Note: Please use the drop-down menu to the left to see the lists of reviewed films by year.

The 1940s was of course a decade of great upheaval, as World War II was in full swing, which naturally affected both the moods of the public and the world economy and stability – and all of this was mirrored in the films of the decade. The European film industry unsurprisingly hit a slump with the war, and the US film industry wasn’t economically untouched either, as more and more resources in the latter years of the war were directed towards the war effort. Of the European film industries, Great Britain’s and Italy’s were among those who were able to continue making high-quality films throughout the war and in its immediate aftermath – the same goes for the Soviet Union. The early forties saw films by both Roberto Rosselini and Sergei Eisenstein, which are considered among their greatest works.

Thematically the war and its aftermath branched movies out into two distinct lines: the sombre, patriotic or propagandistic films, like Eisenstein’s Ivan the Terrible (1944), David Lean’s In Which We Serve (1942), and Michael Curtiz’ Casablanca (1942), and the fantastical, portrayed by an upswing for melodramas, comedies and to some extent adventure, horror and science fiction – here perhaps best represented by the American cheap serials. Another genre that came into its own in the early forties, perhaps spurred on by the grim times, was film noir, inspired by European filmmakers like F.W. Murnau and Fritz Lang who had fled Germany to Hollywood, and helped make the genre an American staple.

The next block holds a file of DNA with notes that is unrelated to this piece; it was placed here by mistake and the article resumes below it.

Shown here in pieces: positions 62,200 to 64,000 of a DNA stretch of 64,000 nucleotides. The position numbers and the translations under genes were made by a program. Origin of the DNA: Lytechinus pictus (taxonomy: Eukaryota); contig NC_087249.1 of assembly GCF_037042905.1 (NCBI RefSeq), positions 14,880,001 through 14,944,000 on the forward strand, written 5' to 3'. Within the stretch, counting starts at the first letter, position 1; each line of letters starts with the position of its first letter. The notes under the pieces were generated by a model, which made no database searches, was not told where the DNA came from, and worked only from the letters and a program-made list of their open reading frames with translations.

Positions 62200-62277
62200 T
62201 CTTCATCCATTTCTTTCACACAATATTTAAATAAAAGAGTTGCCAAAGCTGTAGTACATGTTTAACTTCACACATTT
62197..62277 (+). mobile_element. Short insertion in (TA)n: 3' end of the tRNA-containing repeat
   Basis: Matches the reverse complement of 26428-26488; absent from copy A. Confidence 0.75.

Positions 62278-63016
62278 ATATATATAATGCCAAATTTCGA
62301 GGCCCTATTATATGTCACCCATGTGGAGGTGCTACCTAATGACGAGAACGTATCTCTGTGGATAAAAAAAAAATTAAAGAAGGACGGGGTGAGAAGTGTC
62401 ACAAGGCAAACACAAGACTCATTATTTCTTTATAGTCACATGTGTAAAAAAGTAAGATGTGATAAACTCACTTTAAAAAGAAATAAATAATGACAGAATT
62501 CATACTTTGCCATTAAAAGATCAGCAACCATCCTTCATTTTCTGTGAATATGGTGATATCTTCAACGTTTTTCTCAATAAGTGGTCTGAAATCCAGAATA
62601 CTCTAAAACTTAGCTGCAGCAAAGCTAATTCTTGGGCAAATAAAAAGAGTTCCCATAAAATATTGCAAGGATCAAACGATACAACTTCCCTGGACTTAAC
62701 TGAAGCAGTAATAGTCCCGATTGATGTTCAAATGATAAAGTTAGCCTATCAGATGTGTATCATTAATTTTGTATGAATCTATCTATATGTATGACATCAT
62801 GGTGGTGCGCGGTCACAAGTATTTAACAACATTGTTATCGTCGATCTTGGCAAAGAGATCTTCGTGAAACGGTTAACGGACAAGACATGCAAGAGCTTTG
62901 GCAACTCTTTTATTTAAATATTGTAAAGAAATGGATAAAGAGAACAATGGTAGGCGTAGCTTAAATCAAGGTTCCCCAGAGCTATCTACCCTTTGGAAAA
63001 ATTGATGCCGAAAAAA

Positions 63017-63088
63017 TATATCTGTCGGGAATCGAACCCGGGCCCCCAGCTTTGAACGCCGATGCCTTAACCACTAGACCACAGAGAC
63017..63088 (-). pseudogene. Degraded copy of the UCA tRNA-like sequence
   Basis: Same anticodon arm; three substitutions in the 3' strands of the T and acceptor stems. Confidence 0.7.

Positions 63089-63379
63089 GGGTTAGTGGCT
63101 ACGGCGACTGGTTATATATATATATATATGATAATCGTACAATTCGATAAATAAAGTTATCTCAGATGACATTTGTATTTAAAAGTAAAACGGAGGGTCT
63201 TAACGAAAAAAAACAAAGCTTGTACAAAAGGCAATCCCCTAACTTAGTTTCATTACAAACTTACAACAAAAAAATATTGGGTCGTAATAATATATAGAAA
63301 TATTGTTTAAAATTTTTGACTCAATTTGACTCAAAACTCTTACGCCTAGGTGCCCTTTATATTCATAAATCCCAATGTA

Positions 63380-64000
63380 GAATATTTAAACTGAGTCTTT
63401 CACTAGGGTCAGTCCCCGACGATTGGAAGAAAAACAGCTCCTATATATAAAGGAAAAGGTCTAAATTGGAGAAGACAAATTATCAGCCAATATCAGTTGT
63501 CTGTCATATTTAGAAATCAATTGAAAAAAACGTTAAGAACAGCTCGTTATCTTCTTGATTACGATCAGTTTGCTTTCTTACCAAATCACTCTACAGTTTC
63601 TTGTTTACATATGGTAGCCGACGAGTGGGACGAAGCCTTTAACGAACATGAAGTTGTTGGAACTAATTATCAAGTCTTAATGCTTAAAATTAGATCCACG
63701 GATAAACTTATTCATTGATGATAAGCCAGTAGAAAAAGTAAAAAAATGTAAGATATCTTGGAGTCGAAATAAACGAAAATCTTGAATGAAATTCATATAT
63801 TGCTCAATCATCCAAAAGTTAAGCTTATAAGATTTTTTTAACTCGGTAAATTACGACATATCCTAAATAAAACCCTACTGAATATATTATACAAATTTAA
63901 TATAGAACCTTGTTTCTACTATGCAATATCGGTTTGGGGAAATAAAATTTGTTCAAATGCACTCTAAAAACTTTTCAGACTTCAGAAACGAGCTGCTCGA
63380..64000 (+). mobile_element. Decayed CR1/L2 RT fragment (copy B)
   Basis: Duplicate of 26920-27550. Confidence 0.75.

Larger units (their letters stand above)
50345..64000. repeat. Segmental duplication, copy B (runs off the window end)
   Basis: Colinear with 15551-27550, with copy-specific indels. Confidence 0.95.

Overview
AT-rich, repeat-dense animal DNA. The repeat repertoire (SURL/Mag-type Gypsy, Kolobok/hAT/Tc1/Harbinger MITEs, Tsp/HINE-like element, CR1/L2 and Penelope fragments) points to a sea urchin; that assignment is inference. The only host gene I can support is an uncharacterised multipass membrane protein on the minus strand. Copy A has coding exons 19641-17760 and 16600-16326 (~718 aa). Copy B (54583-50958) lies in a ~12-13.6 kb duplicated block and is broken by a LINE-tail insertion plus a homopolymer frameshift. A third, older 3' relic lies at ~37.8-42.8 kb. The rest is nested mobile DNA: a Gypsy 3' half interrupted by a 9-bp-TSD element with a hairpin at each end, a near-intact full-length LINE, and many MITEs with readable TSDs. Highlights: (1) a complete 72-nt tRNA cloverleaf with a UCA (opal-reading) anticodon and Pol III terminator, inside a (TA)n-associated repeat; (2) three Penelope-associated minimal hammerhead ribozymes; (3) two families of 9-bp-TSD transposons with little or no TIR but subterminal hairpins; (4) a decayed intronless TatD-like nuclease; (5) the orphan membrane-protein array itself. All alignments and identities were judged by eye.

A genre that did not flourish, however, was science fiction. Despite all the material for sci-fi that WWII would later generate, in the forties the war must still have seemed to near to exploit the dystopian and apocalyptic nightmares brought on by it. Neither did the technological and scientific breakthroughs of the early forties, such as the radar, the V2-rockets, the early computers, or the atom bomb find their way into science fiction films – we would have to wait until the fifties for that.

This does not mean that sci-fi as a genre lay dormant during the forties – on the contrary. Some scholars call the period between 1938 and 1950 the Golden Age of science fiction, which is slightly curious, as few great sfi-fi novels or films were made in this day – that is to say novels that are easily recognizable by a broad audience today.